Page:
Choosing cremation over traditional burial will save your family a lot of money because they don’t necessarily have to buy certain things. For instance, a traditional casket is not necessary for them to be cremated in, even though a funeral home might try to sell you one.
Also, you might not choose to be buried, instead choosing to have your ashes placed in an urn or spread somewhere. This means you won’t have to pay for a grave site or a tombstone.
You will, however, have to pay for the cremation process, which is much less than traditional burial, but it’s a cost others don’t have to pay.
Not All Religions Approve of Cremation
Death is certainly an accepted event in all religions, but many religions differ on how the body is treated afterward. For the most part, many religions are fine with cremating the remains and either burying the ashes, storing them in a columbarium, or other methods of storing the ashes.
The Ashes Can Be Placed In Several Areas
Urns full of ashes are mobile and shareable. In other words, the family of a deceased person might choose to share the urn, taking turns with it on their mantles or shelves through the years.
Another option is having the ashes of the deceased family member or friend spread someplace that is beautiful and meaningful to the person. But in many states, a permit is required to spread the ashes in certain places, like state and national parks.
An urn of ashes could also be buried in a special place on a family member’s property, where a memorial bench or memorial tablet is placed to remember them by.
Statistics from the National Funeral Directors Association and Cremation Association of North America reports that cremation is becoming so popular that more than half of all funerals will include creation before 2020.
When people begin considering cremation as an alternative option to traditional burial, they might come across the word “columbarium,” without a clear understanding of just what it means.
A columbarium is a building that has niches all around it where funeral urns are stored. A columbarium can also be considered just one niche use to store one funeral urn.
With that in mind, where else can someone store cremains?
Five Storage Options For Cremated Remains
While a columbarium is a common place to store cremated remains, there are several other options. Why would you consider other options? Because cremation is often a less expensive option than a traditional burial in a casket. An urn is where cremated remains are placed for final disposition, but for burial, here are a handful of options.
Think of this as a large room in a cemetery or a church, where there are dozens and dozens of niches – almost like cubbyholes – where dozens of urns are stored. These recessed compartments would be where you’d store urns, so you could visit them as often as you’d like, in a peaceful resting place. You can also personalize the niche with photographs or mementos, commemorating your loved one’s life.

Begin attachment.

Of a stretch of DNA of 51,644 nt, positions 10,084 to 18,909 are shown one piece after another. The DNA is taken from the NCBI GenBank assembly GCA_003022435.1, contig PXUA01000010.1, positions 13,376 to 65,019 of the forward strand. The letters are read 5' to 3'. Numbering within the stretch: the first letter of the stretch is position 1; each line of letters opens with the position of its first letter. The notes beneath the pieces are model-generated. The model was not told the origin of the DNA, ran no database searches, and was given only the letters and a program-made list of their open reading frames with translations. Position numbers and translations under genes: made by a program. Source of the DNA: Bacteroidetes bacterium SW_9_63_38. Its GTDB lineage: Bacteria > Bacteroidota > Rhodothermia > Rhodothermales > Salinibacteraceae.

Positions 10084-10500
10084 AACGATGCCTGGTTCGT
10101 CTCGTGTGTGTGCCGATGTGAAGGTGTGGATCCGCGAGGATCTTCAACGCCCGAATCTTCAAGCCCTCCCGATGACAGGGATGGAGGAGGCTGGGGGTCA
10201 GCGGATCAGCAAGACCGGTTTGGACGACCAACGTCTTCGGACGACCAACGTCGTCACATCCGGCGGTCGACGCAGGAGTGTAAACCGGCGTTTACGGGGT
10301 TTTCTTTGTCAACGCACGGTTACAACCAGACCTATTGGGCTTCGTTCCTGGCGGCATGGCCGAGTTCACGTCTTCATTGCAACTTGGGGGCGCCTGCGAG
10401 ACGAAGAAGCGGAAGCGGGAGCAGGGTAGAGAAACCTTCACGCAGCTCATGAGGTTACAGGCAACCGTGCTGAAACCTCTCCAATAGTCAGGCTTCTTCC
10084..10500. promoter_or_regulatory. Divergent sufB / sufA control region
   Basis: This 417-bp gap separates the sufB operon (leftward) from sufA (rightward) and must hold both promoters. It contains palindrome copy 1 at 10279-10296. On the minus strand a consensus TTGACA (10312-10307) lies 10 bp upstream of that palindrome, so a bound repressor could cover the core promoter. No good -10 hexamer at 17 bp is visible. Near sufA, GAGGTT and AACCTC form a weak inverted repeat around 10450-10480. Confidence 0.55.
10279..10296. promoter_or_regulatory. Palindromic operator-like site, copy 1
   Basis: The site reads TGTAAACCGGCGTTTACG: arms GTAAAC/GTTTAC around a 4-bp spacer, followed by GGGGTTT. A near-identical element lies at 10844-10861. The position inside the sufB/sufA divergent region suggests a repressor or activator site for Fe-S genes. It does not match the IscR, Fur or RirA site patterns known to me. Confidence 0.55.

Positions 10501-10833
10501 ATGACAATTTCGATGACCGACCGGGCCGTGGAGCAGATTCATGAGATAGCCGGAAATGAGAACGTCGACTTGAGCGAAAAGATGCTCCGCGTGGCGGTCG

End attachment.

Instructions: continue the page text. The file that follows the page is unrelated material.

A Burial Plot
Some people might not realize that they can still choose to bury a loved one in the ground, even if they’ve been cremated. Another interesting idea is to bury the urn in the burial plot of another family member, keeping their remains together forever. It’s another cost-effective option.
Entombed in a Mausoleum
One can also be entombed in a crypt inside a mausoleum, which would be alongside others entombed in caskets and urns. While this above ground option seems similar to being stored in a columbarium, it’s actually a bit more expensive because it requires more space.
A Memorial Piece
One of the most interesting options you’ll have for storing cremated remains is to choose to hold them inside a memorial object, like a cremation bench, or even inside an actual grave marker. You can also find memorial rocks that have space for an urn, allowing the loved one to rest in nature, in a place you can visit often. Cremated remains can also be converted into glass, by fusing small portions of the remains with molten glass.
In Your Home
Finally, one of the most common options for storing an urn with cremated remains is just inside your house, on a mantle or shelf, where your family can see and remember them often. One reason this is a popular option is so that the urn can be shared amongst the other members of the families and their houses. For instance, if a parent dies, their grown children can share storing the urn over their fireplaces in their own houses.
While a columbarium is a relatively traditional place to store an urn with cremated remains, it’s definitely just one option. If you live in South Florida, discuss all of your options with the people at The Gardens of Boca Raton Cemetery and Funeral Services.